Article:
Research Match - a website that brings potential research subjects and investigators together (requires an approval letter from the IRB for posting studies)
Architecture for Research Computing in Health (ARCH) - support for prospective and retrospective studies
Cohort Discovery (i2b2) - discover cohorts of patients using data from EHR systems - support for study feasiblity and (potentially) studies behind in recruitment efforts
EPIC alert - request allows for automated alerts to research teams when your (out) patients may be eligibile for a clinical trial
Eclipsys alert - request allows for automated alerts to research teams when your (in) patients may be eligible for a clinical trial
As with any tactic, social media can be an effective way to support your recruitment efforts, though requires regular maintenance and engagement. To be successful a dedicated member of the team needs to provide regular content and monitor the channels. Weill Cornell Medicine External Affairs has a policy on social media and approval is required for department/devision accounts prior to moving forward.
Facebook can be an effective recruitment tool and allows for a bit of expanding on the subject matter and engagement in a post. They offer free access, ability to boost posts, and to create and place ads. If you're interested in paid avenues, please take the time to review the guidelines for each. Boosts are a cost-effective way to get in front of your targeted audience and can be done for as little as $5.
Through this platform you also have access to patient groups that range from those created by people living with diseases and disorders to organizations that support those groups (please exercise sensitivity if you approach these groups and do it via messaging or if there is an e-mail available). These groups can be a viable mechanism for getting your study posted, though the page administrator is the best resource for this avenue.
A business page may already exist for your department, division, or center (examples) please check with your administrator. If there is already a page available, your studies can be posted on that page. If you don't already have a page, it's possible for one to be created, though you need a strong imperative and someone to maintain it on a regular basis. There are also external vendors like TrialSpark who specialize in this area of recruitment.
Twitter is used for biref information dissemination and engement of up to 140 characters, including links (soon to change). You might use disease or disorder group hashtag or @ a well-known organization, a link to the study, and potentially a quote card with more information, or a link to a video where the PI and/or volunteer is talking about the study. Your physician, department, division, or center may also have a Twitter account and setting one up specifically for a study is not the norm. You can set up a business feed and pay for promoted posts, though this avenue is not widely used compared to Facebook.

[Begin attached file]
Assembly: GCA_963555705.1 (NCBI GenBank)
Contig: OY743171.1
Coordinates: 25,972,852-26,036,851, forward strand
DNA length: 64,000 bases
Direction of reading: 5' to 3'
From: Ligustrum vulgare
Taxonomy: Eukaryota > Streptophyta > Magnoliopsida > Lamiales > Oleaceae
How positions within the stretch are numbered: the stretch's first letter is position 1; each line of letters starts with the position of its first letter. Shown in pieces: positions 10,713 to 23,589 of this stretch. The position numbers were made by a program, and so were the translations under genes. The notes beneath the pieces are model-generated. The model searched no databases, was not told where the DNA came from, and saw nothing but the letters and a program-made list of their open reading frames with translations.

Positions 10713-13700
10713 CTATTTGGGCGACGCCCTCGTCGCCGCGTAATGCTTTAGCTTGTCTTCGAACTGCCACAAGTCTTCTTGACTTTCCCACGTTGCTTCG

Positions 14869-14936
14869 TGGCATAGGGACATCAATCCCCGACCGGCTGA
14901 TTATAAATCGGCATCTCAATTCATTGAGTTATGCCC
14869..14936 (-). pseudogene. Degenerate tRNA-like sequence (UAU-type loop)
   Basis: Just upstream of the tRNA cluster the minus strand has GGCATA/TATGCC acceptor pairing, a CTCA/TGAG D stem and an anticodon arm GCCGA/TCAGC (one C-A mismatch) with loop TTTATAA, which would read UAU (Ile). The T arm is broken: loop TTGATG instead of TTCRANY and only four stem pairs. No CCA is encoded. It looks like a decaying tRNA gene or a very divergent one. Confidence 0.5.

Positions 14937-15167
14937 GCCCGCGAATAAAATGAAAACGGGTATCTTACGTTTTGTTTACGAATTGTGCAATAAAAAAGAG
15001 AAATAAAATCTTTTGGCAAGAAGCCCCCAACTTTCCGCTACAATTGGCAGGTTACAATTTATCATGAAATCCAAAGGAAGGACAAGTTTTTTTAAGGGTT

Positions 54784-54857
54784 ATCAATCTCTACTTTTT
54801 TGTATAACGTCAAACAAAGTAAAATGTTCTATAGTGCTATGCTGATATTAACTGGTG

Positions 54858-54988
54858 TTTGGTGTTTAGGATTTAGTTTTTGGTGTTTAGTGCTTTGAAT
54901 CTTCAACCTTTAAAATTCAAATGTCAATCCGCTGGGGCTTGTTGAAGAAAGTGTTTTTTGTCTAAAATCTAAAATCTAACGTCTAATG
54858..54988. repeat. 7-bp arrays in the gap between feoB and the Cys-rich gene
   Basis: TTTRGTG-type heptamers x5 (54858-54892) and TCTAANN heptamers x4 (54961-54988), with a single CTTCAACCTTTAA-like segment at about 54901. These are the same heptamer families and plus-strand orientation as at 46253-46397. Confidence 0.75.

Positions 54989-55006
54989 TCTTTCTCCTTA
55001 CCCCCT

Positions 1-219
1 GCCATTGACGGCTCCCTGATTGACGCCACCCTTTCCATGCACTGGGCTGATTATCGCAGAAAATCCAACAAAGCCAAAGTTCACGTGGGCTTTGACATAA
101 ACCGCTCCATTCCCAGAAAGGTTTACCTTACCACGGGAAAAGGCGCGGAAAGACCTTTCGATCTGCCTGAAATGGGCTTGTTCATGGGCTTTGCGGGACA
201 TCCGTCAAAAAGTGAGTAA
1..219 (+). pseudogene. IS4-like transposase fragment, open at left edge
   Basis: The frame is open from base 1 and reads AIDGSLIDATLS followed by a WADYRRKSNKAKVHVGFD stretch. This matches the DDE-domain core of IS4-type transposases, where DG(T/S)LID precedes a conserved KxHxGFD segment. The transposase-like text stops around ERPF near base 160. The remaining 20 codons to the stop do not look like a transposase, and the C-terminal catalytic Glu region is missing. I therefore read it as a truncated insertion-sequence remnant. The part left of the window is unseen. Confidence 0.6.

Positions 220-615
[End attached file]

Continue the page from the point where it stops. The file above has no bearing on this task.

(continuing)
Most online initiatives where you pay for marketing (Facebook post or page boost and ad, Twitter ad, Google ad) can be targeted based on geo location, meaning they can get fairly granular in terms of locating the population demographics of a study.
CraigsList is a free service that allows for posting your clinical trials. Most studies are posted under the volunteer section. Depending on the way your account is set up, you can include a flyer, though you must include the IRB protocol number and study expiration.
Clinical Connection is a site that allows members of the general public to opt-in to receive information about clinical trials in their area. Once the study is posted, anyone who asked to receive information about a study in their area will receive a notification (daily, weekly, etc.). Weill Cornell is considered a site and the cost to post studies is nominal. In order to help support utilizing this avenue in your outreach efforts, they are able to provide numbers of people in your targeted area who are interested in a clinical trial for a specific disease.